The internet has made millions of things easier but some things more difficult.
Artists and photographers know this particularly well. While releasing some of their work to be displayed online they also run a risk of having it stolen.
“It’s been a huge problem for us,” said John Chester, owner of www.wildapple.com. Chester’s group focuses on helping artists protect their work from being stolen and used for profit. Chester says it’s especially a problem for artists who run the risk of their creations being stolen by companies in China that will use the images on things such as home decor, dinnerware, rugs and iPhone cases.
Photographers who post their portfolio in an online gallery can easily have those images copied by anyone who finds them on a simple Google search.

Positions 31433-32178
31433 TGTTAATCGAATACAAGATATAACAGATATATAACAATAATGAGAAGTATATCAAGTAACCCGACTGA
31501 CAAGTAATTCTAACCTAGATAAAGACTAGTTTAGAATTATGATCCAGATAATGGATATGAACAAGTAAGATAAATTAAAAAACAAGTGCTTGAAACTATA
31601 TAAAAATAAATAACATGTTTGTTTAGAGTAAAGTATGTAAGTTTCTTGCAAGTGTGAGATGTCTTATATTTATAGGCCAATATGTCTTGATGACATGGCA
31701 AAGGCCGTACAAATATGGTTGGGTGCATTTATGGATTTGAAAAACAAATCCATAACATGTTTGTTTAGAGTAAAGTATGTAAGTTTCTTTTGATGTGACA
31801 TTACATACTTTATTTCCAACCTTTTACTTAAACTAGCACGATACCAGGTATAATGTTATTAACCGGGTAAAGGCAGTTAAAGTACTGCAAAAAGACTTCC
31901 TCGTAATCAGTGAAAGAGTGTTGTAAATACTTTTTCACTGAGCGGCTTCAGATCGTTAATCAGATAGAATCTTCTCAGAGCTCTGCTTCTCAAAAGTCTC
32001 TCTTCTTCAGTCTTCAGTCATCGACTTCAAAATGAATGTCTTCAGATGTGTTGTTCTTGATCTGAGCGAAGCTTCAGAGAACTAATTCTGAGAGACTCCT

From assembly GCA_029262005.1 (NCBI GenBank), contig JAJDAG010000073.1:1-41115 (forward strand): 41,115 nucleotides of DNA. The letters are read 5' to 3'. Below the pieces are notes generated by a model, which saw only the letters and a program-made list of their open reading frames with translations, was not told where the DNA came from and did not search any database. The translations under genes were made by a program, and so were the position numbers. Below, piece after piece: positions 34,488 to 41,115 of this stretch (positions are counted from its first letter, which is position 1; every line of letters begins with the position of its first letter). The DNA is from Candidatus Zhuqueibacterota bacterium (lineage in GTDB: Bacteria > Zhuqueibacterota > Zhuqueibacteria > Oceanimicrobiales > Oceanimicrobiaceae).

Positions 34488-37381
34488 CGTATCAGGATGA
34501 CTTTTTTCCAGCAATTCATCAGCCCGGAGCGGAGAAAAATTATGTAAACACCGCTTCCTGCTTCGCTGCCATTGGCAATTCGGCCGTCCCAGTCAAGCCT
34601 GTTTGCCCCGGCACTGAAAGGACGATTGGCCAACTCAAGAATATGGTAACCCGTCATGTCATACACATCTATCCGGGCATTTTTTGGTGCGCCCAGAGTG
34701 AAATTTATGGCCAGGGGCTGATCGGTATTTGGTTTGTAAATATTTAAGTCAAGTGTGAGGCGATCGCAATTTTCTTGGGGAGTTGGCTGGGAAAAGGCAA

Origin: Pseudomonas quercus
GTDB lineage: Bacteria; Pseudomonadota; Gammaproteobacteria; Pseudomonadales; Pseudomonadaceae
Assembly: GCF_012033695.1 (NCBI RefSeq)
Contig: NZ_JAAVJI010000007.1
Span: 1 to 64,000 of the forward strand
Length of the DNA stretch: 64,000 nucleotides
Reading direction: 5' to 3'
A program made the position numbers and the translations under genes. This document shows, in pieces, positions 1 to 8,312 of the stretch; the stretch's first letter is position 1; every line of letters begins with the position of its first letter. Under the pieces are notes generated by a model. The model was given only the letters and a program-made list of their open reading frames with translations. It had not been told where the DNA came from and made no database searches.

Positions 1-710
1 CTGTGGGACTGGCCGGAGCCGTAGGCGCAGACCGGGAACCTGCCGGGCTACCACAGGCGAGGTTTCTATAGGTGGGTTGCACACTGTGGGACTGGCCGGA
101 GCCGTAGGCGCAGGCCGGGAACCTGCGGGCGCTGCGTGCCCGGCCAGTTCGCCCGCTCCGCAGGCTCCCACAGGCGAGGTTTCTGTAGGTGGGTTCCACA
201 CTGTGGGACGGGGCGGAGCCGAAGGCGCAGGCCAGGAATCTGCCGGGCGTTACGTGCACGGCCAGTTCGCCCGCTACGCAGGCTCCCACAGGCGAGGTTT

Chester suggests artists use a copyright mark embossed on the digital copy.
“Really use watermarking,” he said. “It doesn’t have to be on the whole image, but in the corner, or make it quite visible,” said Chester.
www.watermark.ws is a good source for photographers and artists. The free site allows someone to upload their work and create a watermark for it that can include their name, website or logo.
www.tineye.com is another good source for artists and anyone who posts their photos on Facebook or anywhere online.
The reverse image search asks for the URL of any image you’re searching for and will then search through billions of posted photos. TinEye will then show you everyplace the image is found online.
We tried it searching for an image of the New York skyline used first by National Geographic. We found it on several websites and used by at least one Twitter user as their cover photo.
Chester told us once an artist finds their work has been copied without permission, they should first contact the person or company using the photo and ask them to either take it down or pay a royalty.
If that doesn’t work he said an attorney may be necessary.
“If someone’s going to take your work and profit from it, that’s not legal, and it’s not right,” Chester said.